Construction Kenya’s INSIGHTS advises as to how to build sustainable cities for the good of all. Still, in an era of rapid urbanisation, we witness increasing demand for additional housing, infrastructure, transport and green spaces. We can only agree on how all around the world thinkers can help tackle these challenges.
How to build sustainable cities
More than 66% of humanity projected to live in urban areas by 2050.
In the next thirty years, more than two thirds of humanity is projected to live in urban areas with most of the urban population growth expected to happen in lower income nations.
With that in mind, there is an urgent need for planners to ensure that urban areas are inclusive, safe, sustainable and resilient enough to meet the anticipated population growth.
But what makes a city liveable? While there is no single magical bullet, cities can make themselves more habitable by adopting a range of social and technological measures.
Here are 10 ways to build more sustainable cities:
1. Clean energy
Although most cities can generate clean energy, their high level of power consumption means the metropolises are unlikely to be self-sufficient in terms of energy production.
However, cities can lower their carbon footprints by, among other things, converting sunshine into electricity; using timber from local forests to produce low-carbon energy for heating and electricity generation; and using solar to heat buildings and water.
Converting waste into energy is also a great step towards improving a city. The Indonesian city of Sodong, for example, has implemented an air-filled waste disposal system that uses pipes to suck trash from homes into processing centres that automatically sort the material to recycle and turn it into renewable energy.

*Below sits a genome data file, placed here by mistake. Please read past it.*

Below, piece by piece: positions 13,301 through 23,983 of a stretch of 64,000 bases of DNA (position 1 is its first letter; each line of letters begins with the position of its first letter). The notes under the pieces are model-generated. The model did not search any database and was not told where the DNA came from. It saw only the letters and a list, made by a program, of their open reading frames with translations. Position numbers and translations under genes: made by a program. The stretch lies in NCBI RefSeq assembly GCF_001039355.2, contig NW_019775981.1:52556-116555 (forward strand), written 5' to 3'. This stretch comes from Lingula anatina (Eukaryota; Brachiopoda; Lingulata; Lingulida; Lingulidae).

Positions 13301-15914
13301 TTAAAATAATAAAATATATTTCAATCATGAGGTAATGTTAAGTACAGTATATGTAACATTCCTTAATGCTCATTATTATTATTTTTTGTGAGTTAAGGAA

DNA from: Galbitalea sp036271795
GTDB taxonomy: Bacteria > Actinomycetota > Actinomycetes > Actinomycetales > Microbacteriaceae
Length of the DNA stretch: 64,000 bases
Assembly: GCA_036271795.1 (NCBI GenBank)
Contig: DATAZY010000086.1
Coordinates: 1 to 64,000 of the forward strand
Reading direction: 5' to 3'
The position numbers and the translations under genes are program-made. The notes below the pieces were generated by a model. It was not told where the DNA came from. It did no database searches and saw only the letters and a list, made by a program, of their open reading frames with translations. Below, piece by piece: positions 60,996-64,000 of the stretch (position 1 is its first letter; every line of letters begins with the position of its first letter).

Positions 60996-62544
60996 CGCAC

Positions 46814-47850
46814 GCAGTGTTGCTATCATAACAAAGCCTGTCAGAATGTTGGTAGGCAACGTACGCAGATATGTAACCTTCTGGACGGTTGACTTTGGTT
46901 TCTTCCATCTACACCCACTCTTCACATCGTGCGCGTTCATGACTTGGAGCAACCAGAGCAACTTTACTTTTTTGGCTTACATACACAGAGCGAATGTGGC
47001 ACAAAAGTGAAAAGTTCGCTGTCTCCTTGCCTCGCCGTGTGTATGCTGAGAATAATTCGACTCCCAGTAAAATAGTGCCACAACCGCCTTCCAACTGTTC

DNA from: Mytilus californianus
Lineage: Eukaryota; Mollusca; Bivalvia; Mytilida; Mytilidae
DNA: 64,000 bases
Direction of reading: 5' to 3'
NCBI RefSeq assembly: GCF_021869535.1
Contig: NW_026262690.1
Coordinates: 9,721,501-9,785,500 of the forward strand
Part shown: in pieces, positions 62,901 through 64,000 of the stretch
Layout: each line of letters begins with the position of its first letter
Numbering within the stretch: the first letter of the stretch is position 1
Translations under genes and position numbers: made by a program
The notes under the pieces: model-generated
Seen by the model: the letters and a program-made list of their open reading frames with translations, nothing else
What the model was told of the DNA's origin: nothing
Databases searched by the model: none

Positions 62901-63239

London Heathrow, one of the busiest airports in the world, uses “springy” tiles to harness the kinetic energy in foot traffic and convert it into electricity.
Such innovations can help cities to become more sustainable.
2. Efficient buildings
Buildings consume most of a city’s energy intake while emitting large quantities of carbon. Cities should encourage the design and construction of efficient buildings – which are often more cost-effective and functional compared to installation of costly devices for clean energy production.
Creating efficient buildings involves the insulation of walls, windows, and roofs, and operating energy-efficient lighting and heating systems.
Passive House in Darmstadt, Germany, is a great example of energy efficient building. The ultra-low energy house is so highly insulated that it requires no heating or cooling.
Singapore and New York have shown the world how small initiatives such as painting roofs white and planting trees can reduce city temperatures by up to 2°C – thereby cutting a city’s energy consumption.
In Scandinavian and eastern European countries, hot water for heating is distributed to buildings through insulated pipes underneath the streets. The water is heated using energy generated from extremely efficient power stations that generate both heat and electricity.
3. Efficient transportation
While vehicles, trains and aeroplanes facilitate the smooth running of a city, the transport systems can cause traffic congestion, poor air quality and gas emissions.
To minimise the number of cars on the road, some cities have formulated ideas that can be adopted in other parts of the world.